You must be extra careful of what you are eating and drinking, especially during special occasions. There's no doubt that sticking to a certain pregnancy diet can be a lot harder during the holidays since you’ll find more items on the list that are ‘to be avoided’ than foods you actually can eat! Don’t fret though, if you eat something accidentally, the risk is small.
Pregnancy weakens your immune system to the extent that you become more vulnerable and susceptible to food-borne illnesses caused by the parasites and bacteria that can be found in uncooked or raw food items. These foods can make you sick and harm your unborn baby, too.
Be wary of leftovers. While not wasting leftovers and consuming it is economical and generally risk-free, it’s very important that the leftovers are stored properly. Many holiday treats are left out at room temperature for more than a couple of hours. Avoid all such food items, says the USDA, as they get contaminated by bacteria. Put those leftovers in the refrigerator or reheat them properly. Always maintain the 2-hour rule.
14 Craving Station
A celebration may feature a craving station, especially for you with a variety of sauces like hollandaise, aioli, béarnaise, etc. Don’t taste them to curb your cravings unless you’re sure they are well cooked as they may contain uncooked eggs.
13 Homemade Goodies
Homemade goodies are a treat in itself, but avoid eating them during pregnancy as there are chances that the egg that goes into the cookies or cake dough can remain undercooked and attract the bacteria salmonella and may cause food poisoning. Salmonella may adversely affect the growing fetus.
The best way to enjoy goodies or festive treats is to purchase them from well-known confectionaries/bakeries.
12 Street Foods
If your office, friend or family has ordered some street food for the special occasion, then totally steer clear from all street foods as they can upset your stomach, cause food poisoning and diarrhea. Street foods are generally prepared unhygienically.
You can cook your favourite brand of street food at home yourself.
11 Raw Sprouts and Unwashed Fruits and Vegetables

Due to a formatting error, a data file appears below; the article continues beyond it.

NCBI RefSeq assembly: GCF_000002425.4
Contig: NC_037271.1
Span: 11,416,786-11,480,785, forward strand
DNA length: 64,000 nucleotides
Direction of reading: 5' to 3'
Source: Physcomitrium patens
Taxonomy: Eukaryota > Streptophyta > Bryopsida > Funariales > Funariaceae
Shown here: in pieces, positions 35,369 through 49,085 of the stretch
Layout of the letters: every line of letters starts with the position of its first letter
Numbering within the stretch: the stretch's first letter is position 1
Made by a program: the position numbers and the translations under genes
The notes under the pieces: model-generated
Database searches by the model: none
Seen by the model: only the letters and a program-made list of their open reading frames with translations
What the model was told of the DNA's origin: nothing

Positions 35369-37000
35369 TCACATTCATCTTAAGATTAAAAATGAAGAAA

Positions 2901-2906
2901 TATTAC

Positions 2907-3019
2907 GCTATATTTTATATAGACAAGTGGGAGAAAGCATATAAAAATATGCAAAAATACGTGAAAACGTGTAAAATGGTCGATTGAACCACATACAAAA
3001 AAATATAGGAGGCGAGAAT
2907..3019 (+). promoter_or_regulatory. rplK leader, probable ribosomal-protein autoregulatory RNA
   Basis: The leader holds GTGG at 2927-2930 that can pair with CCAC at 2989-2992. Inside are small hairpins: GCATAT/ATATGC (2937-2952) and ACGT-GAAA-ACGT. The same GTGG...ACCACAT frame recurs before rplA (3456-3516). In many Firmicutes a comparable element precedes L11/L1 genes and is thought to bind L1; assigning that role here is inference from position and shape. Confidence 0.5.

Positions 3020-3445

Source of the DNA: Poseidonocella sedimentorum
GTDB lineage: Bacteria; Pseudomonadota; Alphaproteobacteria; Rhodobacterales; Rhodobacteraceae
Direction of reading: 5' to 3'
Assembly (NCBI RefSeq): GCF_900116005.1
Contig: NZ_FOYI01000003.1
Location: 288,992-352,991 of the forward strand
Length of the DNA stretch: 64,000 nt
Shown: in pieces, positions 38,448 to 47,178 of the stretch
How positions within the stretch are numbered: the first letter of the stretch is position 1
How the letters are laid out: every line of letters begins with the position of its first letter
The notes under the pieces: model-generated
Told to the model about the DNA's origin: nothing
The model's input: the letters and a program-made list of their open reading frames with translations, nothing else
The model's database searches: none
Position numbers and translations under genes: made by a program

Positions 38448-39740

Unwashed fruits and vegetables generally contain harmful pesticides and/or parasites like listeria and toxoplasma gondii which can cause damage to the growing fetus.
Raw sprouts too contain E.coli bacteria which can cause food poisoning.
So hence, wash your fruits and vegetables thoroughly before eating and cook your veggies and sprouts well before consuming them.
10 Soft and Unpasteurized Cheeses
Soft and unpasteurized cheeses like feta, blue cheese, brie, Camembert are favorites for cheese platters at parties and celebrations. You should be sure that these cheeses are pasteurized and their labels say so, because you never know if these cheeses maybe made up of raw milk that can contained listeria, a disease-causing bacterium. Once consumed in ignorance, listeria can lead to miscarriage, early delivery or stillbirth.
Avoid these particular cheeses from the platter and try hard cheeses like Gouda, Emmenthal, Parmesan or cheddar if they are not from the same platter or cut with the same knife as were the other cheeses as it may cause cross-contamination.
9 Turkey, Ham, Barbequed and Grilled Meat
If you have turkey, ham or plan to barbeque or grill meat, pork, beef, lamb or chicken, make sure that they are cooked to perfection in order to destroy any traces of E.coli, salmonella, trichinella and toxoplasma type bacteria and parasites. Your festive treat should be cooked to at least 165-170 degrees F. Use a food/meat thermometer to check the meat is well cooked as the color of the food may not give an accurate indication.
8 Sushi, Swordfish and Other Seafood
As long as the raw fish that the sushi is made from has been previously frozen, and is from a source that you trust, it’s a strict ‘NO.’ Parasites live in the meat of raw fish like oysters, clams, and mussels. And because pregnancy weakens your immune system, you are more susceptible to fall sick from food-borne parasites. A parasitic infection could give you gastrointestinal problems that might affect your baby.